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How to cite this article: “El Clásico as Spanish History,” Written by Austin Esecson, Remy Lupica, and Neel Muthana (2009), Edited and Updated by Austin Ness, Vishnu Kadiyala, Natasha Catrakilis, Julianna Miller, and Basil Seif (2013), Soccer Politics Pages, Soccer Politics Blog, Duke University, (accessed on (date)).


– See more at:

[i] Ball, Phil. Morbo: The Story of Spanish Football. London: WSC Books, 2006. p. 23

[ii] Ibid

[iii] Ball, Morbo, 21

[iv] Ibid

[v] Ibid

[vi] Ball, Morbo, 22

[vii] Ball, Morbo, 22

[viii] “Spanish Civil War.” Encyclopedia Britannica. 2009. Encyclopedia Britannica Online. 15 Oct 09. <>

[ix] Generalitat de Catalunya. “The occupation of Catalonia. Franco’s dictatorship. Oppression and exile.” .  <>

[x] Murray, Bill. The World’s Game: A History of Soccer. United States: University of Illinois, 1996, p. 102

[xi] Ball, Morbo, 120

[xii] Foer, Franklin. How Soccer Explains the World: An (Unliklely) Theory of Globalization. New York: HarperCollins Publishers, 2005. (203)

[xiii] Ball, Morbo, 25

[xiv] Ball, Morbo, 26

7 thoughts on “Origins of the Rivalry

  1. The Wood Cutter

    Recently, over a dozen American and British historians gathered to examine the most enduring strategic rivalries and competitions over the past 2,500 years. Their individual studies were then analyzed to collect those common denominators that sufficiently withstood the test of time to be of use to today’s policymakers. This analysis, built upon the work of political scientists, confirms that since the fall of Napoleon in 1815 over half of all wars have been between enduring rivals. If one adds early conflicts between proto-rivals, that number climbs to over 80 percent.
    Greatest Rivalries in Sports History as,

    Boston Red Sox vs. New York Yankees
    Key moment: January 3, 1920 – The Red Sox sell Babe Ruth and other players to the Yankees for $125,000 cash and a $300,000 loan. Major mistake.

    North Carolina Tar Heels vs. Duke Blue Devils
    Key moment: February 5, 1992 – One of Dick Vitale’s top 3, No. 9 North Carolina defeated No. 1 Duke in a match-up that ended with bloody players and a narrow victory for the Tar Heels.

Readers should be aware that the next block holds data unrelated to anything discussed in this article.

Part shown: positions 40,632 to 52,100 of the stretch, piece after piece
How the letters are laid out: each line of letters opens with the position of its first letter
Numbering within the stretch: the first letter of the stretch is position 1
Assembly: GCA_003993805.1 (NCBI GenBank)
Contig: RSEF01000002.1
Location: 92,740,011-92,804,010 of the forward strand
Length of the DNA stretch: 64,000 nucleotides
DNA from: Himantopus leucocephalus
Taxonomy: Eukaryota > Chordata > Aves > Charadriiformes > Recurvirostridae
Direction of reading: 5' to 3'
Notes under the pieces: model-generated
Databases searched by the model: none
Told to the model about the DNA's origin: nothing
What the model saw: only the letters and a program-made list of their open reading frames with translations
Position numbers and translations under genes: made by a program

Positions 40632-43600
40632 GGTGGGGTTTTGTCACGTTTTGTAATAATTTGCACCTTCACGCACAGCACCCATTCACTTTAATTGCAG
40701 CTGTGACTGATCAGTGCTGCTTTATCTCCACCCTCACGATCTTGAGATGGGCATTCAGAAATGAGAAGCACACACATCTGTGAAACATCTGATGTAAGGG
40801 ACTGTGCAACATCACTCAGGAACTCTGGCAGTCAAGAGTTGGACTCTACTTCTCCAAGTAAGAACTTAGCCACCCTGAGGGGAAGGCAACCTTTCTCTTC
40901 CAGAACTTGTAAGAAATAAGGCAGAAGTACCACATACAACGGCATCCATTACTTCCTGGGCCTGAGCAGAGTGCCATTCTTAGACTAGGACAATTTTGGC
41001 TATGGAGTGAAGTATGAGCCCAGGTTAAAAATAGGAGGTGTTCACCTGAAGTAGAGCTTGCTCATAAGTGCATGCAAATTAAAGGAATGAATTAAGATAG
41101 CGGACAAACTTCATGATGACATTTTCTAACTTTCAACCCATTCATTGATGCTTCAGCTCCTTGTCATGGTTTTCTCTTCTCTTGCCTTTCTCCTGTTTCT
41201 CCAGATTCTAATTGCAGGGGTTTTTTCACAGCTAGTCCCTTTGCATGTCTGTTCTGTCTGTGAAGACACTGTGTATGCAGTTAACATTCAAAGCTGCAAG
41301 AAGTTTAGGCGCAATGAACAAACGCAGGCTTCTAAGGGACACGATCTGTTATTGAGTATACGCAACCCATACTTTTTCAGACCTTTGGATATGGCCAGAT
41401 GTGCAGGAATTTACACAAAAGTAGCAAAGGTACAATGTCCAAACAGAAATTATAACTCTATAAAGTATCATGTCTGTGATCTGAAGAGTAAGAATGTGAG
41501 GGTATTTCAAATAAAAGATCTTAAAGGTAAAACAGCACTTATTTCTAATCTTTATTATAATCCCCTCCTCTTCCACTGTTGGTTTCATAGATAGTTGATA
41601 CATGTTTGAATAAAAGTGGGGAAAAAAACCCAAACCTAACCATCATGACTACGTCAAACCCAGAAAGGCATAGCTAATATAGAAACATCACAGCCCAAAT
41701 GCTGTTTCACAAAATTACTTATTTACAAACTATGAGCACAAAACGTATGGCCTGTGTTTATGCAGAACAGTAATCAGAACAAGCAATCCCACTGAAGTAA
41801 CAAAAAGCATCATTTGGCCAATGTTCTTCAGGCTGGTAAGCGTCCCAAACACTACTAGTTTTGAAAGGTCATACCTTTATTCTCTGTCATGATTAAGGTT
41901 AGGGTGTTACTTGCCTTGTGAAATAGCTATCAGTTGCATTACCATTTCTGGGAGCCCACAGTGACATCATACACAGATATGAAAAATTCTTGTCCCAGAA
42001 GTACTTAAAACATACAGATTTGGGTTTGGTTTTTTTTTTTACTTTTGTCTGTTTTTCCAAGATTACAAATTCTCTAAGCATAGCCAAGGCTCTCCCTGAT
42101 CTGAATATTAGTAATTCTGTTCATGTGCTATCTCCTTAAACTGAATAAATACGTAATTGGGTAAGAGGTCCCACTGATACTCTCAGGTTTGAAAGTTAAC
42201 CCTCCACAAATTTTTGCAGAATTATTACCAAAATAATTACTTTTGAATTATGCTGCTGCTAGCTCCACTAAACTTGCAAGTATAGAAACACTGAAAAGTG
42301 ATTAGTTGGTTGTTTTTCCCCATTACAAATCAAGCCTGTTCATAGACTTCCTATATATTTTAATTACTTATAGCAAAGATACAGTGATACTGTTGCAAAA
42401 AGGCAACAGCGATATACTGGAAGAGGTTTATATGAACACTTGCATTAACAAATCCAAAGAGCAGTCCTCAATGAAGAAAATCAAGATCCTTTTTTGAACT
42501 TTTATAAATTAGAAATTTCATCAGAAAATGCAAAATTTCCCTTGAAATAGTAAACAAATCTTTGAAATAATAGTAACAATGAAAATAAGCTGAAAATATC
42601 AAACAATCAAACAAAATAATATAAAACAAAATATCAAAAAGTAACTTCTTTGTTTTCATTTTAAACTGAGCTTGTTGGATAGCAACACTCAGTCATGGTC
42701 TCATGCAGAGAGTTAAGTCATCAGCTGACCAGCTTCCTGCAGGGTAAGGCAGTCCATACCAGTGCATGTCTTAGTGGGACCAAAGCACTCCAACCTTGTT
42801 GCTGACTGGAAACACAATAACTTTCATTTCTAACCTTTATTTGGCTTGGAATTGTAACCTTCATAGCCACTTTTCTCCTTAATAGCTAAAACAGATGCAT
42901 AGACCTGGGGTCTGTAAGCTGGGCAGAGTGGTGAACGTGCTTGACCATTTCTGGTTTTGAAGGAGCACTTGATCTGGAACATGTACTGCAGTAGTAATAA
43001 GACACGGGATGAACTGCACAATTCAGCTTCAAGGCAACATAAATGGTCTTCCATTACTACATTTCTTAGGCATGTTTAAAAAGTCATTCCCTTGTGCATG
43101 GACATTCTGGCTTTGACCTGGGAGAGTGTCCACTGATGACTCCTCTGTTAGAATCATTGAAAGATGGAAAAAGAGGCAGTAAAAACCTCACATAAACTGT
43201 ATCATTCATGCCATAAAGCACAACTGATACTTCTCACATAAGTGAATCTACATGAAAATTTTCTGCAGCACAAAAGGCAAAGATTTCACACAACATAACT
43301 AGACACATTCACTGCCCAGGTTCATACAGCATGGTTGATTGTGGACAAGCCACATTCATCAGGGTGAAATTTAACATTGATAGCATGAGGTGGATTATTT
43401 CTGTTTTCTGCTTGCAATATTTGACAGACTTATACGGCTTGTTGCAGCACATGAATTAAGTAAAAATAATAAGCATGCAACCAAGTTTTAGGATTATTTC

Los Angeles Lakers vs. Boston Celtics
    Key moment: June 9, 1986, Game 4 of the NBA Finals – Lakers are down by a point at the end of the game when Magic Johnson makes the famous “sky hook.” With pressure on, the ball swooshes through the net, Lakers took a 107-106 lead with two seconds left to earn a 3-1 lead in the series and eventually win the championship.

    Ohio St. Buckeyes vs. Michigan Wolverines
    Key moment: 1922 – Ohio Stadium opened, and Michigan “spoiled the party with a 22-0 victory

    Dallas Cowboys vs. Washington Redskins
    Key game: 1972 playoffs, NFC Championship game – The game was played in Washington, where the Redskins had previously defeated the Cowboys that season. Though the Cowboys were first on the board with a field goal, the Redskins soon scored a touchdown and held the lead for the rest of the game, winning the division and sending them to the Super Bowl.

  2. Bianca D'Souza

    It is actually surprising to me that the rivalry between these two Spanish teams is so engrained in the history of the country through the Spanish Civil War and even the world. It should not come as such as shock to me, but my first thought when it comes to looking at teams and their rivalry is to look at previous history of games between the teams, and often I see that if the two teams are high achieving teams they are more likely to have a rivalry. I also thought that the close proximity of two teams in a county in large cities would have a lot to do with it, but I now see how deep historical implications helped form this rivalry from the very start.

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  7. Maga

    Previously the nationalist forces from Franco and today’s nationalist forces from Catalunya, they all represent the worst from human nature: hatred, cultural racism, history manipulation, totalitarism and lack of humanity.

    God helped Spain to get rid of Franco’s nationalist forces. God helps them now to get rid of Catalan nationalists.